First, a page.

Friday, October 17, 2014

Southport Part Three, The Old Smithville Burying Ground

Hi everyone!  Thanks for all your wonderful comments on the tour of Southport.  I always appreciate that you take the time to leave a comment.  :)

This year, I finally got to look around the old cemetery in Southport for the first time in all the years we've visited the town.

 I think old cemeteries are fascinating, probably because anything to do with history fascinates me.  I'm not a morbid person, but I just think it's so interesting to see the different stones and monuments.  I also like to read the names and dates, because even though there may not be a lot written there, I still think they have stories to tell us.

I've never, ever seen a gravestone like this before.  In the picture below, you can see a carved, leafy vine twining up the tree trunk.

 I Googled "Woodmen of the World" when writing this post, and found some interesting information.  "Woodmen of the World" and "Woodmen of America" are actually fraternal organizations.  You can read about them Here.  Apparently these tree stone grave markers are not all that rare in cemeteries across the country.

I think this stone is pretty with the flower garland and the shield-shaped plaque for the name and dates.  My husband commented that he thought this cemetery was unusual because there were no monuments in the shape of angels, which we often see in cemeteries.  We decided that maybe graveyard monuments and tombstones are sort of a local thing, and especially for the old cemeteries, it would have depended on the style of the local stone cutter.

I don't often see Celtic crosses in our local cemeteries, do you?

These are probably the two most famous men buried here.  Colonel Benjamin Smith of the Continental Army, served as an aide-de-camp to General George Washington during the Revolutionary War and also served as 16th governor of North Carolina.  The town of Smithville (later Southport) was named after Benjamin Smith.

Major General Robert Howe, Continental Line, Revolutionary War.  I thought it was interesting that both men's wives were named Sarah.

This burial ground and the plots within were defined by many different types of fences.

Never the less, it was laid out in a rather higgledy-piggledy manner.  I tried to be careful, but I worried that I was stepping on people's actual graves, and I didn't want to be disrespectful.

This really does look very old, doesn't it?

My husband captured a ray of sun lighting this tombstone.  We were there very late in the day, and the sun was starting to fade.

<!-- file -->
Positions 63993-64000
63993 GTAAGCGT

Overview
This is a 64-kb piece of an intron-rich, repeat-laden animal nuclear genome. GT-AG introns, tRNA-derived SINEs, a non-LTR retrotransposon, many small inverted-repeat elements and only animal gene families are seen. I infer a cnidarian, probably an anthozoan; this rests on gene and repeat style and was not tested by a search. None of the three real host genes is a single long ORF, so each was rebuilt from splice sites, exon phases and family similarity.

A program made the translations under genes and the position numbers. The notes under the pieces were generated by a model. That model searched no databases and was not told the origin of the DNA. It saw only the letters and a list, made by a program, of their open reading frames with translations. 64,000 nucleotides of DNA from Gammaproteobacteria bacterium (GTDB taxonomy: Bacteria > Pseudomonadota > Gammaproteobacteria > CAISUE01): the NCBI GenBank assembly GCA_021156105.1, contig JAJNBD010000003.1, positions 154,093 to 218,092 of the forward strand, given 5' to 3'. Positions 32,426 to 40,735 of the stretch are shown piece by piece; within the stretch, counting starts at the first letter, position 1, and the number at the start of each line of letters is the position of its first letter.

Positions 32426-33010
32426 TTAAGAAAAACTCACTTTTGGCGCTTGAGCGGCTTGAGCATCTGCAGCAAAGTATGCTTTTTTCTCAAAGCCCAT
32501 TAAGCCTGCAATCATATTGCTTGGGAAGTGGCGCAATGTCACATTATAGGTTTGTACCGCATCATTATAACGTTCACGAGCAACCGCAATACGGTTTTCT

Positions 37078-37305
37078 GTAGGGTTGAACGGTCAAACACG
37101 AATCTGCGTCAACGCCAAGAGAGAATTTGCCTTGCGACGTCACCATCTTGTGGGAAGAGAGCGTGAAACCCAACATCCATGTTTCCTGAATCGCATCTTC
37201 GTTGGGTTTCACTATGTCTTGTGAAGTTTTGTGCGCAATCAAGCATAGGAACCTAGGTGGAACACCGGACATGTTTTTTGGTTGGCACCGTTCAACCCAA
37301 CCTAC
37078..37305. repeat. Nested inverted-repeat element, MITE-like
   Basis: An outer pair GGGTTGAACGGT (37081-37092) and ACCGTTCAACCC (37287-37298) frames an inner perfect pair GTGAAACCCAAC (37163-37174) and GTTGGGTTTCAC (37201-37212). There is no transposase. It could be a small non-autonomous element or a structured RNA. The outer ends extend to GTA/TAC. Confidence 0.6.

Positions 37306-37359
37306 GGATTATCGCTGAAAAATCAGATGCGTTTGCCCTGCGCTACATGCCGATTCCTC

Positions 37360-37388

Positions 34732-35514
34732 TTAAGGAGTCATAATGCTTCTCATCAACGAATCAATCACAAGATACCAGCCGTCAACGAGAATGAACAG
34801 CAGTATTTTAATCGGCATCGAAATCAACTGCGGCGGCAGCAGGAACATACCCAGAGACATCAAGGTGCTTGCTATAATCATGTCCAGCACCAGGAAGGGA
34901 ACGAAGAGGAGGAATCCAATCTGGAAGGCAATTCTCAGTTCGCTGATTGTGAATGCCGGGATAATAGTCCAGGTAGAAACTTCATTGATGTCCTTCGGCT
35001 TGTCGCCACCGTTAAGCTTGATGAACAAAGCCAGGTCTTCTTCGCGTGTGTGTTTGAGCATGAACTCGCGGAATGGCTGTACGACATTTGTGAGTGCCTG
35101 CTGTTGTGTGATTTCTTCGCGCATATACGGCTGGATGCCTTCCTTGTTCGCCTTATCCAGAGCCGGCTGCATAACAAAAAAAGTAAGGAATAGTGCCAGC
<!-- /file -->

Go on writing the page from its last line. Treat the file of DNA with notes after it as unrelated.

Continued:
We saw these U.S. War Veteran markers on several of the graves.

A soldier of the Confederate Army --

and here too, perhaps?

 We saw several stones decorated with the Freemason's badge.

And given that this is a port town, fishermen would be found here as well.

I wonder if this is a battleship since there's an American flag next to the monument.

This person was born just a year after the town was founded.

I think the trefoil design on this marker has an old-world look about it.  This stone is hard to read, but I was finally able to make out that the person died less than a year after birth.  That always makes me sad.

Thanks so much for taking the Southport tour with me -- you can see some of the historic houses in Southport Here and Here.  I appreciate your visit and have a wonderful weekend!



  1. Nice photos. Would love to read each gravestone. My dad dragged us to old cemeteries as we were growing up when he would work on the family genealogy. He'd pay us for every new relative we found but he had usually found them all before. :-) Was fun though and helped develop a love for old cemeteries. Have a nice weekend!

  2. Cemeteries do tell a town's history. Where my parents are buried in a huge cemetery in a Denver suburb the graves are marked with flat plates, no grand gravesstones in that part of the cemetery. And now with cremation so popular how will those stories be told? Here as we drive about the on the old prairie, we see small abandoned cemeteries, representing the lives lost in the settling of the great frontier. To see Revolutionary War veterans' graves must be very special. These last 3 posts of your have been a treat to see a part of the country that I may never visit.

  3. Interesting post. So much to learn from cemeteries about our past.

    I am behind visiting your posts.Looking forward to catching up.

  4. Hi Denise,
    I especially liked seeing the marker with the Celtic symbols. You and your hubby sure take some interesting trips together and great photos.

  5. I love visiting graveyards too. There is a lot of history to be learned from reading the tombstones. Your photos are beautiful with the waning light.



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